Unlike the script for Raiders of the Lost Ark, however, the screenplay of Captain America is flawed. One such flaw is the shortage of incidents that show the developing attraction between Rogers and Peggy Carter (Hayley Atwell). Because the movie has only one "kilig" moment between the two- the scene where Carter notices Rogers holding a picture of her in a newsreel- you're unlikely to be moved when their budding romance is endangered in the climax.

The climax itself is the script's second major problem. Simply put, the ending won't satisfy viewers who want to enjoy Captain America as a stand-alone film. It's only those who see The First Avenger as a mere prologue and prequel to The Avengers who'll have reason to cheer at the end.

Disappointing climax and romantic subplot problems aside, however, there's a ton of  other pleasures to be enjoyed in Captain America.  My favorite is the sparkling song and dance montage that shows the war bond-endorsing hero surrounded by leggy USO girls. As a showstopping showcase of 1940s optimism, there's never been a scene quite as charming as this in any other superhero flick. Adding to the sequence's wonderful retro vibe is the intentionally comical-looking costume Rogers wears, which resembles what the superhero wore in the 1944 movie serial, Captain America.

Also worth the additional P100-P150 cost of a ticket is the sensational 3D conversion, which generously enhances the stunning, larger-than-life production design and the many exciting action scenes. Among the best examples is Rogers' nighttime trip to the 1943 World Expo in the Big Apple, which, though brief, is a scene that has all the magical allure of a child's first visit to Disneyland. Also standing out for their wonderful exploitation of 3D's immersive perspectives are a car-and-foot chase in the streets of 1940s New York, and an explosive action sequence set in the Swiss Alps. 

For all the movie's computer-generated razzle dazzle, however, it is Chris Evans' disarmingly sincere portrayal of Steve Rogers that allows the movie to weather its occasional rough spots. My biggest fear before seeing Captain America was that Evans would bring his cocky Johnny Storm persona from the Fantastic Four movies to this period war movie. I'm glad that those fears were unfounded- there's no trace of Evans' Johnny Storm in his Steve Rogers, either before or after the life-changing, physique-altering serum injection.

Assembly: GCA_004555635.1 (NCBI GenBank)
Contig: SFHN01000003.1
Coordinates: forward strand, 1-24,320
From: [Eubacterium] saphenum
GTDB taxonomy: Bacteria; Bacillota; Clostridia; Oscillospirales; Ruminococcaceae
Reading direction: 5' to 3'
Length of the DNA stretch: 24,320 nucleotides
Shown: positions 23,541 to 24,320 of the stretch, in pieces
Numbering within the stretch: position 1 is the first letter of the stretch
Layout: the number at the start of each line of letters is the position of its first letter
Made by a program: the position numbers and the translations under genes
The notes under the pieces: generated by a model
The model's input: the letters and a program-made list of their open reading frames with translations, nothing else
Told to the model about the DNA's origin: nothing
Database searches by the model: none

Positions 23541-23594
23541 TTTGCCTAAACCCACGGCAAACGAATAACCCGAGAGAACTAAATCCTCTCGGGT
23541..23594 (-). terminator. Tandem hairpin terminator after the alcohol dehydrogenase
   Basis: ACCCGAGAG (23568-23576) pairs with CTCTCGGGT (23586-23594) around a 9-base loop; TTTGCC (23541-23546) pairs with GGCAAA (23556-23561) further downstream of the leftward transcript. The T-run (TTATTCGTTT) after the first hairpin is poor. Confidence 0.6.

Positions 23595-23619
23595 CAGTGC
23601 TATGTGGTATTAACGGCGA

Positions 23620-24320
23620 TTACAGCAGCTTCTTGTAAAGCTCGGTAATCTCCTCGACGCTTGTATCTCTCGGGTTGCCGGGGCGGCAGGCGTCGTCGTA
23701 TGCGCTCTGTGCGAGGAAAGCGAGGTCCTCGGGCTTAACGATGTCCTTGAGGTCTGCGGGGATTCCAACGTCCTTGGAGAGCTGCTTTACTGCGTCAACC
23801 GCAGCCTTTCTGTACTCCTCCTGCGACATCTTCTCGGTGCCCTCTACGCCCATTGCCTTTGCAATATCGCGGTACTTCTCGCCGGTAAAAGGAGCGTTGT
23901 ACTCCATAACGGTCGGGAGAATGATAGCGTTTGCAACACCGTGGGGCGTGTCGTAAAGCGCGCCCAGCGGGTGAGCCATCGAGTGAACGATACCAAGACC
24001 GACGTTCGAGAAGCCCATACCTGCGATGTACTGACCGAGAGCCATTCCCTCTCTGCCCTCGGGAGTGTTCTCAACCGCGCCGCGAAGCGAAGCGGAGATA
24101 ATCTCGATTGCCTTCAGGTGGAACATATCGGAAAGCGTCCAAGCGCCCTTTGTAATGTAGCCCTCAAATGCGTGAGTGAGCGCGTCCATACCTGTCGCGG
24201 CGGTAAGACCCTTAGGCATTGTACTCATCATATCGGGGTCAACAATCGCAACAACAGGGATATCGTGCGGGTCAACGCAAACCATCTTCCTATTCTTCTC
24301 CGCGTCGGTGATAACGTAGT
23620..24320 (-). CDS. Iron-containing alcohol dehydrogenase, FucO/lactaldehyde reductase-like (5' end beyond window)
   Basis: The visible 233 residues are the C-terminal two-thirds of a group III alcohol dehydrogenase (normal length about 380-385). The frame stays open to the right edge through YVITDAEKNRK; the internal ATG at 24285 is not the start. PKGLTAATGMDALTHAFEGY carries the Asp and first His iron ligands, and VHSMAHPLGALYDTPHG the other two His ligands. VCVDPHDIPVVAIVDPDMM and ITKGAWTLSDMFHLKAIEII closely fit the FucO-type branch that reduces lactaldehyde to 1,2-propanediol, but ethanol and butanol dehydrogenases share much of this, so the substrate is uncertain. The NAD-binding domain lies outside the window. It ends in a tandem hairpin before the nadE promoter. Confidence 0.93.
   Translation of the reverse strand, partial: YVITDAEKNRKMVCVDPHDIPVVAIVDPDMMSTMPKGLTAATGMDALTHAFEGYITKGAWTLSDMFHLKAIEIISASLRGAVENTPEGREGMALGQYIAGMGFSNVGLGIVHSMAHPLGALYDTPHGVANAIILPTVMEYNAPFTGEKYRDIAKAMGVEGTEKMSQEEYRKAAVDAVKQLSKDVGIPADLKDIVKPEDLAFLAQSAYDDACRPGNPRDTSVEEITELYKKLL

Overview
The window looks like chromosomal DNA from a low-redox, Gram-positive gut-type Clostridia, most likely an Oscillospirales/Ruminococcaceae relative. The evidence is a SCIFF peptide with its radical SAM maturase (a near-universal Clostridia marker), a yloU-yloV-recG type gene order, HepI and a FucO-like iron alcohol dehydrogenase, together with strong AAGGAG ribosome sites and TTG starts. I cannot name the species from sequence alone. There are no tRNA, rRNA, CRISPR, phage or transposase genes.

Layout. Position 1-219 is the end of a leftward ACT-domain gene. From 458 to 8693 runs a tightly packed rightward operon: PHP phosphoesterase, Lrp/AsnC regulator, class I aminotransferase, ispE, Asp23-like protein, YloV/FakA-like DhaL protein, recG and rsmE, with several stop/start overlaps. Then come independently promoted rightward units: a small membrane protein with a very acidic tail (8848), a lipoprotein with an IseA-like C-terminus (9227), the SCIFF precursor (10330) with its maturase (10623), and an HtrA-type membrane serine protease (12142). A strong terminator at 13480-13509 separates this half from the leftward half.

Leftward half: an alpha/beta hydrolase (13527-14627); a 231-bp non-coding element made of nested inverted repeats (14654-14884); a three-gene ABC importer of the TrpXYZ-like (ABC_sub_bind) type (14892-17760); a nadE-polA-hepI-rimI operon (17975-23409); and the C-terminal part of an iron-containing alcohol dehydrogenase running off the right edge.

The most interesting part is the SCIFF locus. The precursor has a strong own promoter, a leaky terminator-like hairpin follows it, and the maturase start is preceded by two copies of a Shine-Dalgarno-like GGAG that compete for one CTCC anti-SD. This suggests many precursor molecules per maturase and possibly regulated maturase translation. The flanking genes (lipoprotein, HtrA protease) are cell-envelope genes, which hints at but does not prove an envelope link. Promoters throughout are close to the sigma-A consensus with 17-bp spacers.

As his feisty love interest Peggy Carter, Hayley Atwell has also created a unique Marvel female, a lady who retains every ounce of her femininity even as she's throwing mean punches at the men and boys who underestimate her.

Oscar winner Tommy Lee Jones and the Oscar nominated Stanley Tucci also elevate the acting in the film to a level that's almost at par with the performances in Thor. The fly in the ointment in the cast is Hugo Weaving's Red Skull, whose German accent sounds painfully amateurish compared to the one used by Christoph Waltz in his Academy Award-winning turn in Inglourious Basterds. But I guess that's excusable in a World War II comic book movie whose title is Captain America, and not Captain Germany.

For even more awesome fun, make sure you remain in your seat until you see what's after the end credits.  



In 2D- 3½ Spots •••.
in 3D- 4 Spots ••••